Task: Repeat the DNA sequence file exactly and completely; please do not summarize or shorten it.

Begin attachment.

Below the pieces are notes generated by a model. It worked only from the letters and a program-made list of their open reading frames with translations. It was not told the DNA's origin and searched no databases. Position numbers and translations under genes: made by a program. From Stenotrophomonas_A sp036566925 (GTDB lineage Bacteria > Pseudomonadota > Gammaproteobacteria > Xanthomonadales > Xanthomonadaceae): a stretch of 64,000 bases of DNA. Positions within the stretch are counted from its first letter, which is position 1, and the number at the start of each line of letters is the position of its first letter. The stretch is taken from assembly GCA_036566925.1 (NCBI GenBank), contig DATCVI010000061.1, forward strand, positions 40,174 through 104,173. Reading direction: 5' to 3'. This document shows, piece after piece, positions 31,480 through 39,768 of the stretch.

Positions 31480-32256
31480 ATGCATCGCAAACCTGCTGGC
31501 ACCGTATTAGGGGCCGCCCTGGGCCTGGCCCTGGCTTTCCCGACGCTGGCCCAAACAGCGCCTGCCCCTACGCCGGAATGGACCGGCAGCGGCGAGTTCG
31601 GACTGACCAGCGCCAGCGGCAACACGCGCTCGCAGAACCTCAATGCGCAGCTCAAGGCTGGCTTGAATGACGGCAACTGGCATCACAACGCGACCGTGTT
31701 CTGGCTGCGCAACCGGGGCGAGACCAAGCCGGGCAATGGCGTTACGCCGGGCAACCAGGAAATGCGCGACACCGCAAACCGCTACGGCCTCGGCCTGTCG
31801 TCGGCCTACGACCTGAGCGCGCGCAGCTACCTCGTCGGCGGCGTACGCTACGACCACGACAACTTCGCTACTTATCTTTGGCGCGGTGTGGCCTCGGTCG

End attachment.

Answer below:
Below the pieces are notes generated by a model. It worked only from the letters and a program-made list of their open reading frames with translations. It was not told the DNA's origin and searched no databases. Position numbers and translations under genes: made by a program. From Stenotrophomonas_A sp036566925 (GTDB lineage Bacteria > Pseudomonadota > Gammaproteobacteria > Xanthomonadales > Xanthomonadaceae): a stretch of 64,000 bases of DNA. Positions within the stretch are counted from its first letter, which is position 1, and the number at the start of each line of letters is the position of its first letter. The stretch is taken from assembly GCA_036566925.1 (NCBI GenBank), contig DATCVI010000061.1, forward strand, positions 40,174 through 104,173. Reading direction: 5' to 3'. This document shows, piece after piece, positions 31,480 through 39,768 of the stretch.

Positions 31480-32256
31480 ATGCATCGCAAACCTGCTGGC
31501 ACCGTATTAGGGGCCGCCCTGGGCCTGGCCCTGGCTTTCCCGACGCTGGCCCAAACAGCGCCTGCCCCTACGCCGGAATGGACCGGCAGCGGCGAGTTCG
31601 GACTGACCAGCGCCAGCGGCAACACGCGCTCGCAGAACCTCAATGCGCAGCTCAAGGCTGGCTTGAATGACGGCAACTGGCATCACAACGCGACCGTGTT
31701 CTGGCTGCGCAACCGGGGCGAGACCAAGCCGGGCAATGGCGTTACGCCGGGCAACCAGGAAATGCGCGACACCGCAAACCGCTACGGCCTCGGCCTGTCG
31801 TCGGCCTACGACCTGAGCGCGCGCAGCTACCTCGTCGGCGGCGTACGCTACGACCACGACAACTTCGCTACTTATCTTTGGCGCGGTGTGGCCTCGGTCG